Ok everyone, it’s summer, it’s school holidays, LET’S HAVE SOME FUN!
Making (and then playing with) these Lemonade scented essential oil fun fizzies is a great way to occupy the kids.
It is essentially a bath bomb recipe so, sure, chuck a few in the bath for a great time, but I want you to think outside the box.
Got the kid’s wading pool assembled on the back patio? Throw in a few fun fizzies!
Sitting with your feet in a bucket of water to keep cool? Throw in a few fun fizzies!
Keeping the kids indoors because it’s too hot outside? I don’t blame you, so put a large bowl of water on the kitchen table and throw in some fun fizzies.
So. Much. Fun.
My kids love holding them in their hands and submerging them under water to feel the temperature change (they actually get colder as they react) and the fizzing makes them giggle. While they are happy and playing, I’m patting myself on the back for occupying them with an activity that has therapeutic benefits. Well done me!
You see, there is no lemonade in this recipe, I’ve actually used Lemon and Siberian Fir essential oils to create a scent similar to lemonade. Essential oils are incredibly potent and should not be used neat on children, so I have also included Fractionated Coconut Oil in my recipe to dilute the essential oils (plus it helps hold the fun fizzies together too).
I raided my pantry for some cake sprinkles and they have transformed my fizzies from Ok to Oh Yay! Experiment with what you have on hand and see what you can come up with.
What you need to make essential oil fun fizzies
- 1 cup Bi-carbonate of Soda
- ½ cup Citric Acid
- 2 tbsp Fractionated Coconut Oil
- 30 drops Lemon Essential Oil
- 10 drops Siberian Fir Essential Oil (you can substitute White Fir if preferred)
- Natural Food Colouring* (optional)
- Water or Witch Hazel
- Silicone Mould
- Assorted cake sprinkles
(Wearing gloves is recommended)
Prepare your mould by arranging cake sprinkles into various different patterns. Sift bi-carb soda and citric acid into a bowl, mixing until no lumps are present. Add fractionated coconut oil and essential oils. Use your hands to combine the mixture, rubbing it between your fingers to evenly disperse the oil.
If you want to use multiple colours for your fizzies, divide your mixture into separate bowls and add food colouring. Remember liquid food colouring is moisture, so take it easy. Mix well. Add water or witch hazel two drops at a time and continue to rub the mixture between your fingers. You’ll know you’ve used enough when it sticks together/packs down and can keep its shape. It will still look kind of dry, but if you take a handful of the mixture and squeeze it, it should pack easily into a ball. Too much water will make the mixture continue to fizz and puff up more.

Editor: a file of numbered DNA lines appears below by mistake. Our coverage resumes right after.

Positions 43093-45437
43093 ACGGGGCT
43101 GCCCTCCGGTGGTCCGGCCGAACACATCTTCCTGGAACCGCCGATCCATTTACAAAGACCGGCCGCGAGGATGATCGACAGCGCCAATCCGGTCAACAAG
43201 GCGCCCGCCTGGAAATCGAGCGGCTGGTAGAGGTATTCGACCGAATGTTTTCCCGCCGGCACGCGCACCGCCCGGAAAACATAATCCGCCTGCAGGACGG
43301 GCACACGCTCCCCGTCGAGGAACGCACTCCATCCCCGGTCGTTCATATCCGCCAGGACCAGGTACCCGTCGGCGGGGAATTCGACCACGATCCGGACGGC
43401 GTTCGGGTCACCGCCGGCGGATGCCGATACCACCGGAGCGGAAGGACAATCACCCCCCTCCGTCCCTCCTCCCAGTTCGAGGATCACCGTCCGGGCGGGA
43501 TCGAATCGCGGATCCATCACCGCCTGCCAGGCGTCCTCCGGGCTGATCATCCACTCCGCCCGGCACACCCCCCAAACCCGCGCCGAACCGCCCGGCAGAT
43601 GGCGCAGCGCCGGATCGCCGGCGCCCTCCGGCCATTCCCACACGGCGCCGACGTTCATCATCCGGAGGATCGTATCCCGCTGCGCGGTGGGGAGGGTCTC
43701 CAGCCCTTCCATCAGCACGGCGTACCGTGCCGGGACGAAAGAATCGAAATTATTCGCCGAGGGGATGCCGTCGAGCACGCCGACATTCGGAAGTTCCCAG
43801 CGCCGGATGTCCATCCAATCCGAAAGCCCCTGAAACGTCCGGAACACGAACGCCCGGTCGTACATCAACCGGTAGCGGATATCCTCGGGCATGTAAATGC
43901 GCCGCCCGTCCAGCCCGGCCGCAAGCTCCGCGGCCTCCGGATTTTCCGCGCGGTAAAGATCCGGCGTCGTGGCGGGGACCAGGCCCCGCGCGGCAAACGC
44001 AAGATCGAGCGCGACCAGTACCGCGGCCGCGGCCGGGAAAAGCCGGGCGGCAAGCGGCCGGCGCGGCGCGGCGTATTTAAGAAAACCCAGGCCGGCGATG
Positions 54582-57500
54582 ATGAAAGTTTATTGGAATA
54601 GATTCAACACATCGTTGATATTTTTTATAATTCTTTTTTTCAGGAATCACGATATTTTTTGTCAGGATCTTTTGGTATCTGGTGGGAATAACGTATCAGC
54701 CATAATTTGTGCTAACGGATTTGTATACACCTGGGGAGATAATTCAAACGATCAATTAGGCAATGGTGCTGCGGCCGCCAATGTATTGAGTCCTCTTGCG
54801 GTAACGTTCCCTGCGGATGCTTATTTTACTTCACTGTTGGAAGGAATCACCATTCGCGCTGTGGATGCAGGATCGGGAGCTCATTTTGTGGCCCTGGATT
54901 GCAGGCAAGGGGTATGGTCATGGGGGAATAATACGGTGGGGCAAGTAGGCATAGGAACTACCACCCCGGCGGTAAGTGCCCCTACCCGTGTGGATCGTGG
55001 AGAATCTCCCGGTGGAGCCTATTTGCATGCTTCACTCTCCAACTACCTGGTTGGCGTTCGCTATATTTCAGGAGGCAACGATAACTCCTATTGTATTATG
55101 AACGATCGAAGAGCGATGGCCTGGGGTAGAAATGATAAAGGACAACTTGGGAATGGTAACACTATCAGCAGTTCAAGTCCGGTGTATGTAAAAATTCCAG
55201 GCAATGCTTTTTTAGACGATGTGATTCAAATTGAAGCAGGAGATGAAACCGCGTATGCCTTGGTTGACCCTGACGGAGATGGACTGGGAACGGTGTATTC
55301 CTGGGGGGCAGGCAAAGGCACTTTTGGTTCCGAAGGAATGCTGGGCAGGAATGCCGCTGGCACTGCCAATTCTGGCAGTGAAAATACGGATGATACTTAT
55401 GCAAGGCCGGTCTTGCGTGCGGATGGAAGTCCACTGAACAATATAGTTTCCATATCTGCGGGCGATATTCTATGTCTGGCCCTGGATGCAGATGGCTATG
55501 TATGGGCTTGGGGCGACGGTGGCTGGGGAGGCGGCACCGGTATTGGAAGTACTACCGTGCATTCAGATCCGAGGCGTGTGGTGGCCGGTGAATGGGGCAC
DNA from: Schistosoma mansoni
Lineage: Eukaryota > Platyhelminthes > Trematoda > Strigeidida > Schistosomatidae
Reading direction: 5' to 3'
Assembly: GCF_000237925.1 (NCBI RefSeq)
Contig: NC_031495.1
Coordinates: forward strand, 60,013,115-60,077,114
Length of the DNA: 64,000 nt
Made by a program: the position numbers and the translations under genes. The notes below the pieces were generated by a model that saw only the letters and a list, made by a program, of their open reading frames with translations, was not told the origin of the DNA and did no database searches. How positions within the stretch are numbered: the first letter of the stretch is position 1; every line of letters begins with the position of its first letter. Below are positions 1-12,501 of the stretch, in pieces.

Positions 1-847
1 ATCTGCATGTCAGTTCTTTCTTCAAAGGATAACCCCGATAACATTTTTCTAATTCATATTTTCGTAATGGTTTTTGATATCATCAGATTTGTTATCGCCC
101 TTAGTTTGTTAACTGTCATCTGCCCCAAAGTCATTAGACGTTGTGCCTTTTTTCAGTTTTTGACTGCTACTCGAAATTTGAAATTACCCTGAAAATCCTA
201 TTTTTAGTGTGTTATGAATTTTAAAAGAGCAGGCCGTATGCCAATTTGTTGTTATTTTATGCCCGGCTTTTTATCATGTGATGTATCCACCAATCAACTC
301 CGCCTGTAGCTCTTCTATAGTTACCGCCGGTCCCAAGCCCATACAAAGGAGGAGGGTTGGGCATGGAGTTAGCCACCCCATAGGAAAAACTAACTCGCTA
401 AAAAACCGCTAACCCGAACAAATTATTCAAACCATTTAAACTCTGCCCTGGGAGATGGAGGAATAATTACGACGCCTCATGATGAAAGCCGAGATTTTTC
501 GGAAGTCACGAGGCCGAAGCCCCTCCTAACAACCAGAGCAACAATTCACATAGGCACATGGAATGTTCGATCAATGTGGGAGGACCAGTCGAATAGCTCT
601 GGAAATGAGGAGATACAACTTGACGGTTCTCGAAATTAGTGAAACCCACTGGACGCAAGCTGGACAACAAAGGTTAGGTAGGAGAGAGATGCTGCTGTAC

It may seem odd, but using your ears can help you with this step. As you are mixing, bring your ear down to the bowl and listen. Your mixture should be damp but not fizzing. If you used too much water in the mixture, it will continue to fizz and rise while it is drying. Constant and increasing fizzing means you may have added too much water, you can counteract this by adding more dry ingredients to the mix if it is too wet.
Working quickly, repeat the process for all of the separate colours. Once you have the correct consistency for each colour, begin to fill your mould, mixing the colours as you wish and pushing down the mixture into the holes and compacting it into place. Compaction is an important step as it may mean the difference between hard or crumbly fizzies once they are dry. It will also help your sprinkles stick to the fizzies. When using silicone moulds however, be sure not to push down so hard that the mould becomes misshapen. You don’t want your hearts looking more like circles.
Set the fizzies aside to air dry for 48-36 hours (depending on the humidity where you live). Alternatively you can dry in an oven set to 50°C for 1 hour (but please realise even when dried in an oven they will still take 2-3 days to reach maximum hardness).
When they are sufficiently hardened, they should release from your moulds fairly easily, if they are still wet, they will not fall out with ease. Store in a plastic zip-lock bag.
* I really want to emphasise that I believe it is important to use natural colourings whenever possible. If your child has a reaction to colourings in foods, such a reaction can also occur when colourings are used in a bath.